Friday, September 11, 2009

Life Without Summer by Lynne Griffin

The first time I picked up this book I wasn't drawn in. On second glance, I finished it in one day.  It is a novel about two mothers who have lost young children. Tessa, loses her 3 year old daughter after she is the victim of a hit in run in front of her preschool.  It is a horrific act to contemplate. A young child mowed down and left to due.  Tessa becomes obsessed with finding out the truth behind this accident, stops working as a freelance writer and allows her marriage to falter.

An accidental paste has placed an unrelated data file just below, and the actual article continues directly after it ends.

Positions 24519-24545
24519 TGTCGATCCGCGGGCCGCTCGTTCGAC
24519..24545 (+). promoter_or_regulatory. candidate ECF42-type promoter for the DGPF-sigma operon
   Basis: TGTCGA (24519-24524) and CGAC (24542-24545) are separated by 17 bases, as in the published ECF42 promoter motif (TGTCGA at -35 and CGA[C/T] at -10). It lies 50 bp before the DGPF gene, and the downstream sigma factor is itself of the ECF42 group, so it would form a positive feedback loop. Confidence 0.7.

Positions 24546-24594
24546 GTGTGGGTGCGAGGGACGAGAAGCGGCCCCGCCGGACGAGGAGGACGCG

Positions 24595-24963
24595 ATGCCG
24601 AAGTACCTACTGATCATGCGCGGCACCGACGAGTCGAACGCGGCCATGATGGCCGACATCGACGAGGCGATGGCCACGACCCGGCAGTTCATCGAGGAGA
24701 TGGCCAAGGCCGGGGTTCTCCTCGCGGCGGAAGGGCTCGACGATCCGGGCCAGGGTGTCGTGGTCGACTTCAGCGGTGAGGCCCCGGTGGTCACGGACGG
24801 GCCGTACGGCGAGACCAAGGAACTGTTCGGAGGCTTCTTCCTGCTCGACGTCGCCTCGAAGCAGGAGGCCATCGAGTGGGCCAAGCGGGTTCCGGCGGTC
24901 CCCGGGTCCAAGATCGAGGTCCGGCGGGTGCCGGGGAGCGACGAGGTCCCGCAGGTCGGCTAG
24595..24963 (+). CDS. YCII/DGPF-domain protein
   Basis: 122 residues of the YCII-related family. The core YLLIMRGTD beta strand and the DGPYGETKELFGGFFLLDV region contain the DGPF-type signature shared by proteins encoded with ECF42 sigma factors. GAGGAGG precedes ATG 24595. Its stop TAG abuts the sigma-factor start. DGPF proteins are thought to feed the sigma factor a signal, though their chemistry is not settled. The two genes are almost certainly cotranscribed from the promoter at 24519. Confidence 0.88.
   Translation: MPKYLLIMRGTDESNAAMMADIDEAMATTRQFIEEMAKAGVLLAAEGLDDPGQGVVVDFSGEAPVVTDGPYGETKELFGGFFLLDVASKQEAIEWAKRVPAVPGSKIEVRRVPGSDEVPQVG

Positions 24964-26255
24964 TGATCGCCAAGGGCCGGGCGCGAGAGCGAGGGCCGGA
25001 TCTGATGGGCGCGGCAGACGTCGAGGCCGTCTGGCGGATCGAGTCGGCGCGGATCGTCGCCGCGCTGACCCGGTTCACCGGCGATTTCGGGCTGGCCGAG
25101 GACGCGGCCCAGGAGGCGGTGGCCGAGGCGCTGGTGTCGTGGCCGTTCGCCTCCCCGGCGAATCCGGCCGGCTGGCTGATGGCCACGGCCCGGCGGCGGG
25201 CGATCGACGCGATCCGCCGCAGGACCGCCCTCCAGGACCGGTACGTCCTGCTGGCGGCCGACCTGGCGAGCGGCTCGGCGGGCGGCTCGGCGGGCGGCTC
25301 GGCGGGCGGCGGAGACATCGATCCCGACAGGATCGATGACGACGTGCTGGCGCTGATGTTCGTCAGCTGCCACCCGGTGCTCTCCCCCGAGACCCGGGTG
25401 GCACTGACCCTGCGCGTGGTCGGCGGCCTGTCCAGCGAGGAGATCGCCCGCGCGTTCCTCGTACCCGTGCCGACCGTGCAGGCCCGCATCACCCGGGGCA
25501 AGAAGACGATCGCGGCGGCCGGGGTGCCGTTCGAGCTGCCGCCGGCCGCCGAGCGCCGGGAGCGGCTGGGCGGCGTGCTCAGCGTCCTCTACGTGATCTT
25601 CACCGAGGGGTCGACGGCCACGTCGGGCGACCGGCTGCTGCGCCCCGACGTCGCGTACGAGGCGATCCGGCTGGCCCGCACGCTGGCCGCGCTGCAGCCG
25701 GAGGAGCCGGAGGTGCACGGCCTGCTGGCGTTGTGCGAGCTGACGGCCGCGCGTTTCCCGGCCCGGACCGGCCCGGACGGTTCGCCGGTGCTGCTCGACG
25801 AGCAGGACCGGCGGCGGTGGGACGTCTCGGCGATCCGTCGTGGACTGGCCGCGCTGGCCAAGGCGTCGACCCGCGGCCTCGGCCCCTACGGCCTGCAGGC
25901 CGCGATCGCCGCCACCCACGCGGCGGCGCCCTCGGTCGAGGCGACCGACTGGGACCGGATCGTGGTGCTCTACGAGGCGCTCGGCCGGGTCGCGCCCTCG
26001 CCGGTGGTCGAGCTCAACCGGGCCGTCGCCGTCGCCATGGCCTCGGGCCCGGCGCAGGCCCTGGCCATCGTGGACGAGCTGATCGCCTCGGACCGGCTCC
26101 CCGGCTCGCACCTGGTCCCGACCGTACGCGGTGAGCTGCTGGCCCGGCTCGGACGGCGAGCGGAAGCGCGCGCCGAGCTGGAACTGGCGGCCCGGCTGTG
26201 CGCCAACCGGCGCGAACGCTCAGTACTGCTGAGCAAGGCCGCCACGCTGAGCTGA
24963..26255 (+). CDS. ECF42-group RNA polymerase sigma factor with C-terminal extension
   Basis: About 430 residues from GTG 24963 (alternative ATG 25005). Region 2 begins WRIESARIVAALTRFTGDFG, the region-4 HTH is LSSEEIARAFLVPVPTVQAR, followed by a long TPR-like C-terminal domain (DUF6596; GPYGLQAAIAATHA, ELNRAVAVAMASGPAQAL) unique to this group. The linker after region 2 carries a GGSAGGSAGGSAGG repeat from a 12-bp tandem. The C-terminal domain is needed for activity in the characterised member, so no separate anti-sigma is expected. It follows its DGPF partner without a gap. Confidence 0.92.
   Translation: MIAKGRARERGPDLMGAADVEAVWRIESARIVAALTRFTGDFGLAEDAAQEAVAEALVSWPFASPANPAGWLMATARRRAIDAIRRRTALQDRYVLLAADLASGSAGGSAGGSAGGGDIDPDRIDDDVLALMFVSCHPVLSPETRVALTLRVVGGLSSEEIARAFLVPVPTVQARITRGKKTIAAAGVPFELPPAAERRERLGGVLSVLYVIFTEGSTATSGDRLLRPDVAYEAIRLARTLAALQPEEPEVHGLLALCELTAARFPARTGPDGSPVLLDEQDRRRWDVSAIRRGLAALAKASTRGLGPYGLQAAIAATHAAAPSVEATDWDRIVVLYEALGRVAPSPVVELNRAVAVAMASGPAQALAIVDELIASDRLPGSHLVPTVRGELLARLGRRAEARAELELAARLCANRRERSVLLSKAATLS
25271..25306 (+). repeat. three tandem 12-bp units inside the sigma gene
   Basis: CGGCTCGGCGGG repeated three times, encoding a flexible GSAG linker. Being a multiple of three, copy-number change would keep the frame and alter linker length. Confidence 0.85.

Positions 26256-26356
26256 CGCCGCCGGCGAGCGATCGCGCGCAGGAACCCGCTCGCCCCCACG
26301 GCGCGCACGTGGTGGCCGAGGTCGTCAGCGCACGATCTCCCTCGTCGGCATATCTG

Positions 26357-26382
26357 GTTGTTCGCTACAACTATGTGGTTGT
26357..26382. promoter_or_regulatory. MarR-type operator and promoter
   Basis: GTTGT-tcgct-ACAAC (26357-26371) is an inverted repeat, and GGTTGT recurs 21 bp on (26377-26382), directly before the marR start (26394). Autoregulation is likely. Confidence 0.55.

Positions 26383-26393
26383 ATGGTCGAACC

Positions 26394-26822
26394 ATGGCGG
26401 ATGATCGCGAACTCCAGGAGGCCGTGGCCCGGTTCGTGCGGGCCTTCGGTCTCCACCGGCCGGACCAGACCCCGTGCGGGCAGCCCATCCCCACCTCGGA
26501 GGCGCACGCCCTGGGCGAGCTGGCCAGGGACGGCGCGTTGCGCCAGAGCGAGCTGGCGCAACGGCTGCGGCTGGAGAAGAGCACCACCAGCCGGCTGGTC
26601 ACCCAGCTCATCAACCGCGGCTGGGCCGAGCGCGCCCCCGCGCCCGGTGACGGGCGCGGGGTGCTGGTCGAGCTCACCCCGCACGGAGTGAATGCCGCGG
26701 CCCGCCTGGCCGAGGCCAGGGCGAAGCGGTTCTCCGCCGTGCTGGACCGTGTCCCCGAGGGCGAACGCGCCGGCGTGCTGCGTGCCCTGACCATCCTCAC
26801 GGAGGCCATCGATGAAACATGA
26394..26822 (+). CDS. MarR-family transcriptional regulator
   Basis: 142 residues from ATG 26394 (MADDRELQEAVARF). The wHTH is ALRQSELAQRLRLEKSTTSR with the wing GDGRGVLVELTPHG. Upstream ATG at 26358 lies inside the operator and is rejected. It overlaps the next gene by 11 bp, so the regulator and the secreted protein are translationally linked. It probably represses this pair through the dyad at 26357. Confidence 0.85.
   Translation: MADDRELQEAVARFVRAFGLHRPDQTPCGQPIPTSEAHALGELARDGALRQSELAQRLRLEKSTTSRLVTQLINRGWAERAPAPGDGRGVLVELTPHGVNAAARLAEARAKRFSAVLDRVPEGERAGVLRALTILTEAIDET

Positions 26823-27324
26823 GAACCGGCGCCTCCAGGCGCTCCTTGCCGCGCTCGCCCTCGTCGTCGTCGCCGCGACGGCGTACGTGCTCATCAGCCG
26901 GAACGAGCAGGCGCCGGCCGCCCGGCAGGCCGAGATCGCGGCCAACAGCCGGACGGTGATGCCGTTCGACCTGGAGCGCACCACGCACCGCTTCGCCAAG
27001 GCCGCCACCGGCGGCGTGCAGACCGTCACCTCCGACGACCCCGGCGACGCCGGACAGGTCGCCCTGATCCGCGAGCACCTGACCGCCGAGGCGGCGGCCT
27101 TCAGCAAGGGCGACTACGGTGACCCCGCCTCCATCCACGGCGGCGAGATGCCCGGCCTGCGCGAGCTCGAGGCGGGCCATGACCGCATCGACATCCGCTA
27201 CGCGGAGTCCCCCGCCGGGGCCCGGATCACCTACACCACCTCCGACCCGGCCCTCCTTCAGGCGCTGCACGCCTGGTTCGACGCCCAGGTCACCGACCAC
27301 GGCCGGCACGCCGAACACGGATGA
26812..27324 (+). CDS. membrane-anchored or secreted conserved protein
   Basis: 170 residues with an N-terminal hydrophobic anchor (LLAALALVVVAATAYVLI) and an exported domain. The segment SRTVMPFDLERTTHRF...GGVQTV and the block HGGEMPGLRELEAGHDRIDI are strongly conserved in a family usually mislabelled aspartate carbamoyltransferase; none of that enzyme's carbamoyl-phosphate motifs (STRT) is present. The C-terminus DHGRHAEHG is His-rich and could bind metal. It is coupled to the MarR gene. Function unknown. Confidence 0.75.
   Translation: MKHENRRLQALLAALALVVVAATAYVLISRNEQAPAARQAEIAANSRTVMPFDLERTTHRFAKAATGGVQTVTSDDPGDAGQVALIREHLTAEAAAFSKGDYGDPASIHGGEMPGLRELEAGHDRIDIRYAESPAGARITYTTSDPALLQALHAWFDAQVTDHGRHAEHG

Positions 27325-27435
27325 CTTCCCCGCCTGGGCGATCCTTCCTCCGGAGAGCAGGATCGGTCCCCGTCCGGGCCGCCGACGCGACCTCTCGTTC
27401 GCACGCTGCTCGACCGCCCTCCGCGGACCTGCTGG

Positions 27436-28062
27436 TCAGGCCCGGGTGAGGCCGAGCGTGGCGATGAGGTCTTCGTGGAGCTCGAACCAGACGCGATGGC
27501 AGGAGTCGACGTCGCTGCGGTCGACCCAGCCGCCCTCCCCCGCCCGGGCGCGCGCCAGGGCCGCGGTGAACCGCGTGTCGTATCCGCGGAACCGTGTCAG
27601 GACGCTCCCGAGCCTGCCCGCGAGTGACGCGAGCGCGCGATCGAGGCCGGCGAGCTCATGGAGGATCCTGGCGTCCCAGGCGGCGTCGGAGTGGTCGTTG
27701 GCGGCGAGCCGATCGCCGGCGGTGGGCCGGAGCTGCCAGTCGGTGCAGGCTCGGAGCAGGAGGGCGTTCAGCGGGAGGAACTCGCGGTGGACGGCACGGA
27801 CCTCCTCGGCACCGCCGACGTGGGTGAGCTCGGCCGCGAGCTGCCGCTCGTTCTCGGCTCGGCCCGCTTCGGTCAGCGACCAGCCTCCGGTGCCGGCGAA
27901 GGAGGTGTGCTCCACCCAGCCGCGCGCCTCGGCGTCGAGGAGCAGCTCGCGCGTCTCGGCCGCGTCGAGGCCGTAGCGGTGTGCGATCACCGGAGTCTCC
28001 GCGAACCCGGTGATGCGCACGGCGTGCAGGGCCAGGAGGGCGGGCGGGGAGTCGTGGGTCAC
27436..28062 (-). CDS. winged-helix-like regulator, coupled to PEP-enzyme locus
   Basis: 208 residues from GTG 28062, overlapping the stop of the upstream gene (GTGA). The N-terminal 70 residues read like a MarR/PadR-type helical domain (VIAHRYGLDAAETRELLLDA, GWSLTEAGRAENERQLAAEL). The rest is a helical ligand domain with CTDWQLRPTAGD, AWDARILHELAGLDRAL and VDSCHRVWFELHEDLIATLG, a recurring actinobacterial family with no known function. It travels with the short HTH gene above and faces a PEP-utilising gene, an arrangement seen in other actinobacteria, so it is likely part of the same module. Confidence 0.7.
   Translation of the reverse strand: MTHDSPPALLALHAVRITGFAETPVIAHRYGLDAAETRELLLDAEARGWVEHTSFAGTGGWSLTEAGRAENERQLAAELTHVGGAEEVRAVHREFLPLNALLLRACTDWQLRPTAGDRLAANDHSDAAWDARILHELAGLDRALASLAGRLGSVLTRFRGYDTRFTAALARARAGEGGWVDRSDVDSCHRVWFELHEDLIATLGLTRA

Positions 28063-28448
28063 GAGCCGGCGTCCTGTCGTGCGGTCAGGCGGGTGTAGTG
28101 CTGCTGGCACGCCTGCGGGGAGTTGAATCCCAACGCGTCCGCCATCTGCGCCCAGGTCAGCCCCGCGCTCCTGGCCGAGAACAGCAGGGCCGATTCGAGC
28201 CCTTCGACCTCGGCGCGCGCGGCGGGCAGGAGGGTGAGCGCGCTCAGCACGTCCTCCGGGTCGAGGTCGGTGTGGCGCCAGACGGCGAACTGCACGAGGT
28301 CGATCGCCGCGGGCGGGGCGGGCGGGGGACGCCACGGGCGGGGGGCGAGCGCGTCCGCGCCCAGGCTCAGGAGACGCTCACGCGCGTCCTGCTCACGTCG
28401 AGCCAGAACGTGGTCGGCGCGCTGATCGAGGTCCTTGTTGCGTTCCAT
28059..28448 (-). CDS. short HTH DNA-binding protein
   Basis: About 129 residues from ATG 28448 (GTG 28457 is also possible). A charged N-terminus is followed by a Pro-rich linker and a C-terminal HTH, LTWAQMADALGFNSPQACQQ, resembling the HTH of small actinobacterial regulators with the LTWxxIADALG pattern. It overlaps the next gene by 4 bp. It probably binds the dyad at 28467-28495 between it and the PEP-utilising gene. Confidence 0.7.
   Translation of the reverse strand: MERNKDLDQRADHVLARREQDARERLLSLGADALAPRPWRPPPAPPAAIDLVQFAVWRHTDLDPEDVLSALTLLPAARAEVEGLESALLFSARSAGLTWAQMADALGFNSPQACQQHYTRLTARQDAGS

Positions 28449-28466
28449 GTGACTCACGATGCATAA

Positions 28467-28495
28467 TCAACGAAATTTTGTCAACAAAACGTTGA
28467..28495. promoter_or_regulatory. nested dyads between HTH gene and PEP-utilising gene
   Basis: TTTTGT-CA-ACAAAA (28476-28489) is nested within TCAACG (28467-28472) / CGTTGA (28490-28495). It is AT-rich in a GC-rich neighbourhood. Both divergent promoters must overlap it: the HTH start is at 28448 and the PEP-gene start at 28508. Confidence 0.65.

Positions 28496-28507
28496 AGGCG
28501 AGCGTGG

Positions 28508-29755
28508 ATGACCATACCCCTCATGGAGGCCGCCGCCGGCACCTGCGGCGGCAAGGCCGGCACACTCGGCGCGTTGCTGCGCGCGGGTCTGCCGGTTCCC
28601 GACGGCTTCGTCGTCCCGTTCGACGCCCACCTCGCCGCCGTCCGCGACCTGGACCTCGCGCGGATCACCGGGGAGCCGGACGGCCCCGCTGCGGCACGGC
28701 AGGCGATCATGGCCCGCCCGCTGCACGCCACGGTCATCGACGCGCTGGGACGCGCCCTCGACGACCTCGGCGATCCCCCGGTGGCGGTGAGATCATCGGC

The story is told both through Tessa's viewpoint and that of her therapist, Celia, who has her own family troubles: an alcoholic ex, a teenage son acting out and crying for help, a rocky new marriage and a tragedy from the past that she has yet to overcome.

Part of me drew a parallel between this novel and A. M. Holme's In a Country of Mothers because of the dual perspectives, one of which is a therapist in both novels.  The books deal with wildly diverging issues and yet they are both about motherhood and loss.  And both involve shifting lens and the inside view of therapy, thus my connection.  

In the end, there is a big surprise and the end is somewhat unsettling but overall it was an engaging read.

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